Please Call Again Later

“Your call is waiting…the person you are trying to reach is speaking to someone else…”

I have heard this recorded voice so  many times over the years that it’s almost as if I have formed a strange kinship with the woman saying it. I saw her today, in a little cafe. No, I didn’t recognize her by how she looks. But by her inimitable voice as she ordered a coffee. And I think, a sandwich.

So many times I have found the line busy, her voice my only companion. So many times, as I heard her repeat the same lines over and over, I have thought of her. Wondered how she looked. What she liked eating. Who all were there in her family. So many times, being unable to reach my friends over the phone, I have poured out my heart to her. And only her. She seemed so distant. So nonjudgmental. So mechanically comforting.

And there she sat in front of me. Having a cup of coffee. Probably waiting for someone.

It was an early wintry morning in Calcutta. A slight drizzle, a bit of fog.

What I really wanted was to sit down with her over a cup of coffee. But she was on her phone, trying to call someone. Over and over. Not getting through.

What fun! She must have been hearing her own voice, over and over. Telling herself to wait. Like we all often say. Just that we don’t get to hear it in our own voice.

There was a slight drizzle outside, a bit of fog.

P’s first day at work: G&G Enterprise

“That’s your desk,” the portly man announced with some authority. He fished in his black trouser pockets and pulled a blue and white handkerchief from it, blew his nose in a slow, deliberate manner, and shoved it back into his pocket after a perfunctory peek into it to check whether he had gotten anything interesting.

“Thank you,” I cleared my throat. He blinked at me. Once, twice.
“Well, you better start. We at G&G Enterprise, believe in quality along with quantity.” The fluorescent light made the bald patch on his head gleam. Sleek. He would have looked like a seal, had his face not been pinched into a perpetual scowl. He seemed deeply rueful of the general incompetence of his staff and humanity in general.

He didn’t return my half smile.

He took out a stack of paper from under an exceptionally dusty desk and slammed it on my would-be work space which was equally, cringeworthily dusty. An alarmingly stuffy room in a basement stacked with garbage. Piles of paper staggering ominously on crumbling, wooden desks and tables. One locked steel almirah. A lopsided calendar from two years back on a damp wall. A chair that was to be my seat of honour. And a remarkably stupid painting of flowers in a vase right in front of my desk. It was so ironic that I had to stifle a chuckle. A wastepaper basket filled to the brim with crumpled paper. A pen stand, a diary, a paper weight, a blotter. A telephone that I soon discovered was dead. These were to be my companions for Idon’tknowhowlong.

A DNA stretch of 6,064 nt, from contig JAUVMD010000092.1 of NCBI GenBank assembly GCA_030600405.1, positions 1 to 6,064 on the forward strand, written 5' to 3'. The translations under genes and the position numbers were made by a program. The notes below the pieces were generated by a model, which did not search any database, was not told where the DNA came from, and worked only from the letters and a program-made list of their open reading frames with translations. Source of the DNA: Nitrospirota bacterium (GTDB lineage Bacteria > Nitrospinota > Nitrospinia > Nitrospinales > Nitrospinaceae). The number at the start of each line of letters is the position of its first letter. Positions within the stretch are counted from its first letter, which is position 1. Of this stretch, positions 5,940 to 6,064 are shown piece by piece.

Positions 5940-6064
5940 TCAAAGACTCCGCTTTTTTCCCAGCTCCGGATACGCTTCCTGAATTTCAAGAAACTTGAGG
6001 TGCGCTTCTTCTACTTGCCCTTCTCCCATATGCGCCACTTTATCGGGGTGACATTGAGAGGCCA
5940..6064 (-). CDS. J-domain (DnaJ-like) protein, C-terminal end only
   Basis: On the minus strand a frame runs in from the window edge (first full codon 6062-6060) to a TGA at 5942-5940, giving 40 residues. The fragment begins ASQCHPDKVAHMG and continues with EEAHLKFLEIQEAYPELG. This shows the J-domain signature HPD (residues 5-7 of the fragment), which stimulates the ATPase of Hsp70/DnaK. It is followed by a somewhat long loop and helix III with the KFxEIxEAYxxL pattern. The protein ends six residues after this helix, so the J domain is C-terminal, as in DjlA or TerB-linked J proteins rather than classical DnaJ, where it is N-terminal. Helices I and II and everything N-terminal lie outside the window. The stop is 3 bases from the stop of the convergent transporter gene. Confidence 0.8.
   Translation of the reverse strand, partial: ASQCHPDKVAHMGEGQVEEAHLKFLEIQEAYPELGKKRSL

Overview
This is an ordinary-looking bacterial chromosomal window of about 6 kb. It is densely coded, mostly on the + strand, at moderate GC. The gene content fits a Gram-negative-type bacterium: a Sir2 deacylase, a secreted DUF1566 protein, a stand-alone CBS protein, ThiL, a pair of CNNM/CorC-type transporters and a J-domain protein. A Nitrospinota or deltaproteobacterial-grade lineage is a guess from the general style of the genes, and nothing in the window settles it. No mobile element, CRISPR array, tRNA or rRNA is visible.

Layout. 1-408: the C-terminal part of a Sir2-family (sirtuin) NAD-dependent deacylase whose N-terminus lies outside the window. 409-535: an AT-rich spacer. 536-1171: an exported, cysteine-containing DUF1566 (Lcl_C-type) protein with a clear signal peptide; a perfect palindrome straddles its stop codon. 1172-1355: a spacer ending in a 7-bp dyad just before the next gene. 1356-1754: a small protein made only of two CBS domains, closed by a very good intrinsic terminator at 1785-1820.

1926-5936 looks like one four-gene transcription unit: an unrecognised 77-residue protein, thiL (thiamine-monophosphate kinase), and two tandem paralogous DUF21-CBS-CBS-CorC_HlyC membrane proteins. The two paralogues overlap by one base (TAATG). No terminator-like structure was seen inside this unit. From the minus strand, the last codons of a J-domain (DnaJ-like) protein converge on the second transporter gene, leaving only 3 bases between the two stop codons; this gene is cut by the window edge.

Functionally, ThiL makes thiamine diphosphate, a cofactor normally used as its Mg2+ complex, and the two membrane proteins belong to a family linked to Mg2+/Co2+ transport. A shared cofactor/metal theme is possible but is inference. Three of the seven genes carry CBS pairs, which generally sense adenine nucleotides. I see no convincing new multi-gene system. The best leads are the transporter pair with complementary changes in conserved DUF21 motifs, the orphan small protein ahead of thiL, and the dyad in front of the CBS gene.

“Of course we don’t allow smoking under any circumstances. It is against our ethics. We believe in having a strong moral foundation.”

“Of course,” I quietly felt the pack of cigarettes in my pocket.
Officious, bald bastard. I threw my fakest smile at him.

“G&G Enterprise has 15 stellar employees. We are a small family with a solid core,” he said in a proud, scholarly 
voice. “Dedicated to Deadlines. That is our motto,” he paused. Probably for some response from my end.

What shit was he on? What’s with the speech?
“That is rather inspiring Mr K.”

“Very well. I understand you are aware of your work scope and been assigned your daily tasks? I do not tolerate lackadaisical loafers, mind you. I take daily updates and conduct surprise checks. Your generation is all about fast food, fast talking and foolery. Remember, nobody gets a free lunch,” he snickered maliciously at his own little wisecrack.”Anyhow, haven’t got all day to waste. We are very busy people. Any questions?”

“No,” I quietly shook my head.
“Well then! I shall be off now,” he waddled towards the door.
“Uh, Mr K?”
“Who do I ask for a cup of tea?”
“Tea? Why, there’s a tea stall ride downstairs, across the road. Wonderful stuff for Rs 5/-”

Great. I sat down on my chair and sifted through the pile of yellow papers that I was expected to edit/salvage/study/puke over/burn. How wonderful.

The Umbrella Girl



Dee had seen the leaves falling outside her large, glass window. The leaves were a warm shade of autumn as they fell into piles in her backyard. As a quiet girl of 14, Dee did not have too many friends. What she did have was a lovely, silken umbrella of many, many colours. And it was magical. Each time Dee opened the umbrella, the world changed around her. It’s true. Through its shade, everything around seemed just a shade brighter, the smiles a bit wider, and flowers more fragrant. So whenever Dee went out, she always carried it with her and happiness rushed in, quickening all her senses, as her long legs took big strides and she disappeared around some corner.

(This is something I had sketched, some time back. I was playing around with patterns. My sketches tends to automatically veer towards childhood for some odd reason.)